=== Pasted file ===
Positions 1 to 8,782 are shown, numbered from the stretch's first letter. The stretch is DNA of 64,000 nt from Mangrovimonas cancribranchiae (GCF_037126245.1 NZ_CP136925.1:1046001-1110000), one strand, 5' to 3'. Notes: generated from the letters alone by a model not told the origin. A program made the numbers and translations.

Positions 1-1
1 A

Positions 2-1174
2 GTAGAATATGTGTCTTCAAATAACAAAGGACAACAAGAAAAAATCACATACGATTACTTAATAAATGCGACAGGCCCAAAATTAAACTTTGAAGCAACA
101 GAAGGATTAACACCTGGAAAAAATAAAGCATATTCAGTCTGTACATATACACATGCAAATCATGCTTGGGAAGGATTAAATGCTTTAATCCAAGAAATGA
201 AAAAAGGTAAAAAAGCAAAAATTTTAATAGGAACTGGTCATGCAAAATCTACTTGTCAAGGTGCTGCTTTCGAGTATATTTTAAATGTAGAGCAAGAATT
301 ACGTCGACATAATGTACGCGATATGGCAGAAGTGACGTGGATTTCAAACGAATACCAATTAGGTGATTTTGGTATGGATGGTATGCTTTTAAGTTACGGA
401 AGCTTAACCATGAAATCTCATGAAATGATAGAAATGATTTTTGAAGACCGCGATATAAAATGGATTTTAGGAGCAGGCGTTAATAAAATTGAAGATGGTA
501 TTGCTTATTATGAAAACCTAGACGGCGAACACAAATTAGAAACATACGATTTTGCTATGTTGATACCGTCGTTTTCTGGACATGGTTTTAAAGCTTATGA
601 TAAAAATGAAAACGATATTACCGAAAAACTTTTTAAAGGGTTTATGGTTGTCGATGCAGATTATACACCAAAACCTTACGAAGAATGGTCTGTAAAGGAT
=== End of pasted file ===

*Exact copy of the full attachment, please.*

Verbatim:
Positions 1 to 8,782 are shown, numbered from the stretch's first letter. The stretch is DNA of 64,000 nt from Mangrovimonas cancribranchiae (GCF_037126245.1 NZ_CP136925.1:1046001-1110000), one strand, 5' to 3'. Notes: generated from the letters alone by a model not told the origin. A program made the numbers and translations.

Positions 1-1
1 A

Positions 2-1174
2 GTAGAATATGTGTCTTCAAATAACAAAGGACAACAAGAAAAAATCACATACGATTACTTAATAAATGCGACAGGCCCAAAATTAAACTTTGAAGCAACA
101 GAAGGATTAACACCTGGAAAAAATAAAGCATATTCAGTCTGTACATATACACATGCAAATCATGCTTGGGAAGGATTAAATGCTTTAATCCAAGAAATGA
201 AAAAAGGTAAAAAAGCAAAAATTTTAATAGGAACTGGTCATGCAAAATCTACTTGTCAAGGTGCTGCTTTCGAGTATATTTTAAATGTAGAGCAAGAATT
301 ACGTCGACATAATGTACGCGATATGGCAGAAGTGACGTGGATTTCAAACGAATACCAATTAGGTGATTTTGGTATGGATGGTATGCTTTTAAGTTACGGA
401 AGCTTAACCATGAAATCTCATGAAATGATAGAAATGATTTTTGAAGACCGCGATATAAAATGGATTTTAGGAGCAGGCGTTAATAAAATTGAAGATGGTA
501 TTGCTTATTATGAAAACCTAGACGGCGAACACAAATTAGAAACATACGATTTTGCTATGTTGATACCGTCGTTTTCTGGACATGGTTTTAAAGCTTATGA
601 TAAAAATGAAAACGATATTACCGAAAAACTTTTTAAAGGGTTTATGGTTGTCGATGCAGATTATACACCAAAACCTTACGAAGAATGGTCTGTAAAGGAT